“The original intent of the Antiquities Act was to set aside the smallest area of land possible in order to protect sites of historical or other significance, however, those parameters have been largely ignored in recent years,” said Congressman LaMalfa. “Under previous Presidents, most notably the Obama Administration, this abuse of Executive power has truly gotten out of hand. In the case of the Cascade-Siskiyou monument that now bleeds into California’s 1st district, unaccountable expansion now limits the public’s access to the land and limits the federal government’s ability to properly manage it. I’m happy to see the President is serious about reviewing and reforming this antiquated law, and I hope this recommendation to accept local input is considered thoroughly.”
“President Obama’s administration abused the powers of the Antiquities Act with unprecedented monument designations that removed millions of acres of land from productive economic use and local control. Hundreds of millions of these acres included marine monuments in the Pacific; a similar future monument designation in the Gulf could destroy Florida’s tourist and fishing economy. I am encouraged that President Trump and Secretary Zinke are reviewing these Obama-era actions and urge them to take appropriate action to rescind or reduce many of these monument designations. We must work with the Trump administration to reform the Antiquities Act to prevent future abuse. I am confident we can find solutions that preserve and protect archeological sites, which is the purpose of the Antiquities Act, without harming our growing economy,” said Congressman Webster.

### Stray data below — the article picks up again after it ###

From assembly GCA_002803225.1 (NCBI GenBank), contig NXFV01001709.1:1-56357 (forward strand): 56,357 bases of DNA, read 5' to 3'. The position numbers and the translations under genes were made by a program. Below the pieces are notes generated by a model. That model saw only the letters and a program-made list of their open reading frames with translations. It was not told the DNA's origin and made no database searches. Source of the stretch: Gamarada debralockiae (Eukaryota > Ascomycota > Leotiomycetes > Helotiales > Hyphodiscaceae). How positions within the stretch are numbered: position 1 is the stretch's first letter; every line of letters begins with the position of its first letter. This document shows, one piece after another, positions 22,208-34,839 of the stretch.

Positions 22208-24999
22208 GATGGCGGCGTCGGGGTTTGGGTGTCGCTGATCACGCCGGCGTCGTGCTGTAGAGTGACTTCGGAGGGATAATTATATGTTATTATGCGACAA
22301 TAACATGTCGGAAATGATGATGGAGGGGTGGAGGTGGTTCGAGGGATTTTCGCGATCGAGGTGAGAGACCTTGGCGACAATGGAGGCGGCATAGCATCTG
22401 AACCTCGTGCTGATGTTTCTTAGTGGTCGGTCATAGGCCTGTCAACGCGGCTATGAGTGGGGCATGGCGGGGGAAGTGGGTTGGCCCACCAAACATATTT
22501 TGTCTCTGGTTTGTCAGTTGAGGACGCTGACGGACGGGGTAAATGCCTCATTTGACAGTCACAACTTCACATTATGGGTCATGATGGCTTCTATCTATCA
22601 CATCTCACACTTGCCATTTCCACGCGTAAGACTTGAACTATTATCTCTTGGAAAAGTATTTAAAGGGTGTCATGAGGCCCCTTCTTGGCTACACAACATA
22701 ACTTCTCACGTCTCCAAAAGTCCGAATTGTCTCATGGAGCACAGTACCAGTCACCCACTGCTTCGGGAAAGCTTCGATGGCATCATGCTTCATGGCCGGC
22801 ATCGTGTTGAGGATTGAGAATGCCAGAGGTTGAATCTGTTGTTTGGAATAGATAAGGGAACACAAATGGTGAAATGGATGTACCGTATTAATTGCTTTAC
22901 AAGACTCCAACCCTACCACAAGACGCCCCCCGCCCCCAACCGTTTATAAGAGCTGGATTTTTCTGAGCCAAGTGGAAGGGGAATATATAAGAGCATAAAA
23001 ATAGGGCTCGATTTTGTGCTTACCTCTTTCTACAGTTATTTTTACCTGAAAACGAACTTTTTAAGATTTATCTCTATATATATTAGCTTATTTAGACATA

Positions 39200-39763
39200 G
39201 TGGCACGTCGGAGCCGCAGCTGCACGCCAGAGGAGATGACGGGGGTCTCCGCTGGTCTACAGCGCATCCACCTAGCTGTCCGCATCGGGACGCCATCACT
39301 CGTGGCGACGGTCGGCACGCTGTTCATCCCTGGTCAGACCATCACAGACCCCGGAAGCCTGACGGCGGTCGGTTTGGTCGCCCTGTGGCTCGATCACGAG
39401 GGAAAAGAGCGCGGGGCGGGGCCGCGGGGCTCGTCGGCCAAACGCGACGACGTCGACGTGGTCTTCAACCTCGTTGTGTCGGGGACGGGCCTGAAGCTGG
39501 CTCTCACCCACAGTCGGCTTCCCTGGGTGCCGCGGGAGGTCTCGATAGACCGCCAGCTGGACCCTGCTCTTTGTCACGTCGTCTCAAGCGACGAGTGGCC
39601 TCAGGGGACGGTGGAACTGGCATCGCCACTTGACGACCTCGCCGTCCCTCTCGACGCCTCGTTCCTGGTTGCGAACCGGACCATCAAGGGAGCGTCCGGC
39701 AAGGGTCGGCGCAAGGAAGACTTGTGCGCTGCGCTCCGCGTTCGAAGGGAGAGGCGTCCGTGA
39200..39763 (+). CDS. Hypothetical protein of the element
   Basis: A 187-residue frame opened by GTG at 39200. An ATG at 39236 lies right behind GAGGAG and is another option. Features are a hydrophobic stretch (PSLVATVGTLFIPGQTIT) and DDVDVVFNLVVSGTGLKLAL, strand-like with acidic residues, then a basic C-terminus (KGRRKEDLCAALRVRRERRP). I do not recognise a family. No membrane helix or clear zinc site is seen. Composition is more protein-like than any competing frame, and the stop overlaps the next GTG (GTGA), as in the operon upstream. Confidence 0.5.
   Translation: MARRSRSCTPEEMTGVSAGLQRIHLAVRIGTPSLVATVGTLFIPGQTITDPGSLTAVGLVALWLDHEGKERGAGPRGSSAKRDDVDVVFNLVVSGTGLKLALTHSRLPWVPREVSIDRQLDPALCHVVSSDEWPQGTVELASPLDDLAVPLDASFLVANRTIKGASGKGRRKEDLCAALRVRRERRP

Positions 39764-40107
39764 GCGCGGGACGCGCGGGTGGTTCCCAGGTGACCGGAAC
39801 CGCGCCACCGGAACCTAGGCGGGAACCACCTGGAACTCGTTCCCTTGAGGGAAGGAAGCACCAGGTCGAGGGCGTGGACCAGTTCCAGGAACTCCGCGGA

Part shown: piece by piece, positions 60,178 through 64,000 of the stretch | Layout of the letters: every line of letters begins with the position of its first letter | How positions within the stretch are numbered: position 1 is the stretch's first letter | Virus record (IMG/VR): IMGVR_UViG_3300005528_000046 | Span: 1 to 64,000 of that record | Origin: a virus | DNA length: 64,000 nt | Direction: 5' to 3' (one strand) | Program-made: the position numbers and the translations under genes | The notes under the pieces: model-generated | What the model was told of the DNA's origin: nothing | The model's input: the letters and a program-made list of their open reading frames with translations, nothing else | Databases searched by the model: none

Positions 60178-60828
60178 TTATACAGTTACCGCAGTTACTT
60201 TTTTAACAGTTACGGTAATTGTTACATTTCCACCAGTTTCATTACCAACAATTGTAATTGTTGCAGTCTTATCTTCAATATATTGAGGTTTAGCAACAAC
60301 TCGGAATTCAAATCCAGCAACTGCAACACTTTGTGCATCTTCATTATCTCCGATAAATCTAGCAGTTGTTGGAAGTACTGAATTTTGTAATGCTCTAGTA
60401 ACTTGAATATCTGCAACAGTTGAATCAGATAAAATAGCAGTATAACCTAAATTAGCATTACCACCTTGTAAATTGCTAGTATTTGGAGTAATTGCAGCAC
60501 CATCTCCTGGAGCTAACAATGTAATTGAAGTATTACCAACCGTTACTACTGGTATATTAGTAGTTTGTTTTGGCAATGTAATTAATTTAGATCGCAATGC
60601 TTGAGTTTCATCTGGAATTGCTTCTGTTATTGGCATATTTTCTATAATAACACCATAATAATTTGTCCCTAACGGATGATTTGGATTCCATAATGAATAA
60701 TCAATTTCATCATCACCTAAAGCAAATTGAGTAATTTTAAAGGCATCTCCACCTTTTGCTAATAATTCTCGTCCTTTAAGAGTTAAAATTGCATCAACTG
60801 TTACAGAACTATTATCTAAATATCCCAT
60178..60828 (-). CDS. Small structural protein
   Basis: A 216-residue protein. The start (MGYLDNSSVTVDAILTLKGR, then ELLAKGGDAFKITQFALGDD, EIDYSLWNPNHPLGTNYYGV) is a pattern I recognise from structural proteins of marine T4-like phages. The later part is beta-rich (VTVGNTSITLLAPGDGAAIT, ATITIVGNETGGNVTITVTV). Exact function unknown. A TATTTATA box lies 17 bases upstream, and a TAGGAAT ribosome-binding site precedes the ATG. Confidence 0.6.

Today, Congressional Western Caucus Chairman Gosar (AZ-04) and Western Caucus Member Andy Biggs (AZ-05) led a letter signed by 24 Members of Congress encouraging President Trump “to think big and act bigger” in his monuments review resulting from Executive Order 13792 issued on April 26, 2017.